Dinosaurs and the It Girl: The SF Silent Film Festival Returns June 1

Plus Paul Robeson (in dual roles!) and Douglas Fairbanks at his most swashbuckling-iest.

In an age of streaming movies and social media feeds that are blowing up with “must-see” videos of every stripe, how does the San Francisco Silent Film Festival guarantee a full house for its annual program of century-old cinema at the Castro Theater?

Simple: by bookending a diverse array of dramas, comedies, and curiosities with two of the surest of surefire crowd-pleasers. The festival opens Thursday night, June 1, with Harold Lloyd, the undisputed box office champion of silent clowns, in The Freshman (1925), his genre-defining collegiate comedy, and concludes Sunday night with the irrepressible Douglas Fairbanks in The Three Musketeers (1921), an early entry in the actor’s enormously popular series of swashbuckling action adventures.

But these popular American films just scratch the surface of this year’s festival. Between them are three days of cinematic treasures brought to life by some of the world’s foremost practitioners of live silent film musical accompaniment.

Douglas Fairbanks in The Three Musketeers (Jeffrey Vance)

Friday’s offerings include Get Your Man (1927), a long-neglected vehicle for “It Girl” Clara Bow, and The Dumb Girl of Portici (1916), which was produced and choreographed by its star, the legendary ballet dancer Anna Pavlova, and helmed by an equally legendary woman, pioneering director Lois Weber. Friday’s marquee event is the screen debut of actor-singer-athlete-activist Paul Robeson playing dual roles in Oscar Michaux’s Body and Soul (1921). Robeson plays an escaped convict masquerading as a preacher as well as the convict’s twin brother.

Saturday starts with Magic and Mirth, a program of short films rediscovered and restored by the late silent film preservationist David Shepard. The day’s highlight is one of cinema’s touchstones, Sergei Eisenstein’s Battleship Potemkin (1925), which employs the director’s signature montage theory and features one of the screen’s most indelible moments — a baby carriage plunging down the Odessa steps after the child’s mother is shot by soldiers trying to quell the revolution.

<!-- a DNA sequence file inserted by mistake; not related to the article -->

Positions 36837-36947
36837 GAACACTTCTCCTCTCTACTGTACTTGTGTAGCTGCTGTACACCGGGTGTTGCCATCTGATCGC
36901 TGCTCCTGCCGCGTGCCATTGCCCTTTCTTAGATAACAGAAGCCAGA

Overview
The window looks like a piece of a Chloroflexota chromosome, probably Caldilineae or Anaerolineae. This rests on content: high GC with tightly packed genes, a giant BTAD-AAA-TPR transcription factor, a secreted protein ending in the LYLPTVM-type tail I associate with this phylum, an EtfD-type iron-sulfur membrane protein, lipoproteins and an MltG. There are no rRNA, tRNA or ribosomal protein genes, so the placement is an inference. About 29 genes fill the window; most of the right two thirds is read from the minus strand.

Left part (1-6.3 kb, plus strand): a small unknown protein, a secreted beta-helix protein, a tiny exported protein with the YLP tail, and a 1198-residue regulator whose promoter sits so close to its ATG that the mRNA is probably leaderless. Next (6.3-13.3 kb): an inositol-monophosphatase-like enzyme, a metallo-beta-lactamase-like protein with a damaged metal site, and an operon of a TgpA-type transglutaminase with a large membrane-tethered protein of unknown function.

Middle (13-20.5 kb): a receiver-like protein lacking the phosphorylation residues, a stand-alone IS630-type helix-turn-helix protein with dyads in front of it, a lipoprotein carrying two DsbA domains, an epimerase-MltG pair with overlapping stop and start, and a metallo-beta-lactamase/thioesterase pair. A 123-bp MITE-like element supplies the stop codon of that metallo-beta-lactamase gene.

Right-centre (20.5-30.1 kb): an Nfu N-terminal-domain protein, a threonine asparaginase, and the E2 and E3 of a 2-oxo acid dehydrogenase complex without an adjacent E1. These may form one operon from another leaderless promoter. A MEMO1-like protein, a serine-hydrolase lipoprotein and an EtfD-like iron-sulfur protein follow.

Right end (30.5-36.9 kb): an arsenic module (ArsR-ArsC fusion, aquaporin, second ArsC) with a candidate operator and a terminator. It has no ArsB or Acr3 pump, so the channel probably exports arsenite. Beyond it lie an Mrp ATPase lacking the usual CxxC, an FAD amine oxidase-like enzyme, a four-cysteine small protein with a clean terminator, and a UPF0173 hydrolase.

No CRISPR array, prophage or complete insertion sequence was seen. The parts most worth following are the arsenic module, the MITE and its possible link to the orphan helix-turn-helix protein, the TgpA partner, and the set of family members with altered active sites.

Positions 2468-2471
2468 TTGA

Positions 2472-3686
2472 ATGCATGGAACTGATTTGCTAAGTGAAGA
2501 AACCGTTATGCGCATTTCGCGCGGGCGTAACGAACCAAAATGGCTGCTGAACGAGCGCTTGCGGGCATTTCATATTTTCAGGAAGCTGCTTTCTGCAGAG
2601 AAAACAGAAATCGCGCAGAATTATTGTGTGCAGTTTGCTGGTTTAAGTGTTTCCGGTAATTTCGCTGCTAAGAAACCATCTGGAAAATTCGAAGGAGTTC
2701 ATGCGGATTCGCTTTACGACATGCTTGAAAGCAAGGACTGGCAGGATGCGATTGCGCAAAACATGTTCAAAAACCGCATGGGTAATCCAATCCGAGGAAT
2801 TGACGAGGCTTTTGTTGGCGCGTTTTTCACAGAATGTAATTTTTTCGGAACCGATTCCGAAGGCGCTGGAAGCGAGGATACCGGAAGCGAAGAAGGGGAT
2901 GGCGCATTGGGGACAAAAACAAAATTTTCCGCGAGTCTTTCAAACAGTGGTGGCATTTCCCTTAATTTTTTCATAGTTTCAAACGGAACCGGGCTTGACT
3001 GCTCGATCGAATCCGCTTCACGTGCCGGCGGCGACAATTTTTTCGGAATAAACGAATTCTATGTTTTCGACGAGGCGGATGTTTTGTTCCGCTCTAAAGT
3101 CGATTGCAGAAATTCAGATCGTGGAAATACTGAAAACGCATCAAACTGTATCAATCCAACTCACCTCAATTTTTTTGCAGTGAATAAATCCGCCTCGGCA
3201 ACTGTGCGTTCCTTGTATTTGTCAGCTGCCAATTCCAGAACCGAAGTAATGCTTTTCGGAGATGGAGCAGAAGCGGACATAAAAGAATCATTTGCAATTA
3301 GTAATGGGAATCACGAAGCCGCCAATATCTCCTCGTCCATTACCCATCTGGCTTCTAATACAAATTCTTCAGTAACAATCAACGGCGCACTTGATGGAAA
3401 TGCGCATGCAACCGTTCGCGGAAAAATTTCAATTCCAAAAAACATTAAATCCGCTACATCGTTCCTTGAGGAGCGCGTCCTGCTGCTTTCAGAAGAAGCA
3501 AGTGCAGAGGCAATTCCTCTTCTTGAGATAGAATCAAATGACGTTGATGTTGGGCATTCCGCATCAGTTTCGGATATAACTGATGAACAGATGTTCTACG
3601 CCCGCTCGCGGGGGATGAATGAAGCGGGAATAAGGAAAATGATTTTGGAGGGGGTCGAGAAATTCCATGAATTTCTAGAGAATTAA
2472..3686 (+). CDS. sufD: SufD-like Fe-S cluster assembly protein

Among Sunday’s screenings is A Man There Was (1917), one of many stirring, poetic films made by Victor Sjöström, who almost singlehandedly launched Sweden’s golden age of cinema. The best elements of Sjöström’s art are in evidence in his adaptation of Henrik Ibsen’s epic poem: soul-searching drama, elegant camerawork, and a deep appreciation of the natural landscape. A Man There Was is followed by The Lost World (1925), the first of many screen adaptations of Arthur Conan Doyle’s novel, which shows the Amazon overrun by stop-motion dinosaurs designed by Oakland-born Willis O’Brien, the man who would later animate the greatest of stop-motion cinematic creatures, King Kong.  

Nine other screenings round out this year’s festival, all accompanied by the festival’s usual stable of musicians — Stephen Horne, Guenter Buchwald, Frank Bockius, Donald Sosin, Berkelee Silent Film Orchestra, Mont Alto Motion Picture Orchestra, Alloy Orchestra, Matti Bye Ensemble — and this year joined by Washington, D.C.-based electronic musician DJ Spooky, who will perform his score for Body and Soul.  

The San Francisco Silent Film Festival, Thursday-Sunday, June 1-4, at the Castro Theater, 429 Castro St., silentfilm.org 

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